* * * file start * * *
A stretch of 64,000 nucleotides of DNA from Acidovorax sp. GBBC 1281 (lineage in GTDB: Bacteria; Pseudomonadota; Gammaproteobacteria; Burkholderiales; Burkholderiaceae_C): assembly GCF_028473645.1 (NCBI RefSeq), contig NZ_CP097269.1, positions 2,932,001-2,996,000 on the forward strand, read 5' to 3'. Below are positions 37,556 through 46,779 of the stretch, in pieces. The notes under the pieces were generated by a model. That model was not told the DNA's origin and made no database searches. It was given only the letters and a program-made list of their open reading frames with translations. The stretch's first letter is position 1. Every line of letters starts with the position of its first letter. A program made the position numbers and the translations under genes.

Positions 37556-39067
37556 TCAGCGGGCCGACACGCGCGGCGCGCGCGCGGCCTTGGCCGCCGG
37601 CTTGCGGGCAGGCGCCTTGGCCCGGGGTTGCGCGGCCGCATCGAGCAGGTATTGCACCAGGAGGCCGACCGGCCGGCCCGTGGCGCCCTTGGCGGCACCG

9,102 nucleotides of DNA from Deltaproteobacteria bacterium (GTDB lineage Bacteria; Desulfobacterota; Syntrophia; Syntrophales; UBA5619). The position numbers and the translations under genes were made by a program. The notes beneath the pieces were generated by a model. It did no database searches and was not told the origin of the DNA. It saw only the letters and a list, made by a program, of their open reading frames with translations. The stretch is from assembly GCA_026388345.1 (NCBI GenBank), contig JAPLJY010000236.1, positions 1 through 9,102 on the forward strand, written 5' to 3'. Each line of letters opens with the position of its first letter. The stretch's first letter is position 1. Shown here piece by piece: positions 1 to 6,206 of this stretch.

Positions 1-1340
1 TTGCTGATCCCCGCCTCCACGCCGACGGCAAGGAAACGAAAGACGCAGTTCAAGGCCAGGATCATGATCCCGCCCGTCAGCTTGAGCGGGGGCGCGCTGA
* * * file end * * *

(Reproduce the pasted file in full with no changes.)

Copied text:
A stretch of 64,000 nucleotides of DNA from Acidovorax sp. GBBC 1281 (lineage in GTDB: Bacteria; Pseudomonadota; Gammaproteobacteria; Burkholderiales; Burkholderiaceae_C): assembly GCF_028473645.1 (NCBI RefSeq), contig NZ_CP097269.1, positions 2,932,001-2,996,000 on the forward strand, read 5' to 3'. Below are positions 37,556 through 46,779 of the stretch, in pieces. The notes under the pieces were generated by a model. That model was not told the DNA's origin and made no database searches. It was given only the letters and a program-made list of their open reading frames with translations. The stretch's first letter is position 1. Every line of letters starts with the position of its first letter. A program made the position numbers and the translations under genes.

Positions 37556-39067
37556 TCAGCGGGCCGACACGCGCGGCGCGCGCGCGGCCTTGGCCGCCGG
37601 CTTGCGGGCAGGCGCCTTGGCCCGGGGTTGCGCGGCCGCATCGAGCAGGTATTGCACCAGGAGGCCGACCGGCCGGCCCGTGGCGCCCTTGGCGGCACCG

9,102 nucleotides of DNA from Deltaproteobacteria bacterium (GTDB lineage Bacteria; Desulfobacterota; Syntrophia; Syntrophales; UBA5619). The position numbers and the translations under genes were made by a program. The notes beneath the pieces were generated by a model. It did no database searches and was not told the origin of the DNA. It saw only the letters and a list, made by a program, of their open reading frames with translations. The stretch is from assembly GCA_026388345.1 (NCBI GenBank), contig JAPLJY010000236.1, positions 1 through 9,102 on the forward strand, written 5' to 3'. Each line of letters opens with the position of its first letter. The stretch's first letter is position 1. Shown here piece by piece: positions 1 to 6,206 of this stretch.

Positions 1-1340
1 TTGCTGATCCCCGCCTCCACGCCGACGGCAAGGAAACGAAAGACGCAGTTCAAGGCCAGGATCATGATCCCGCCCGTCAGCTTGAGCGGGGGCGCGCTGA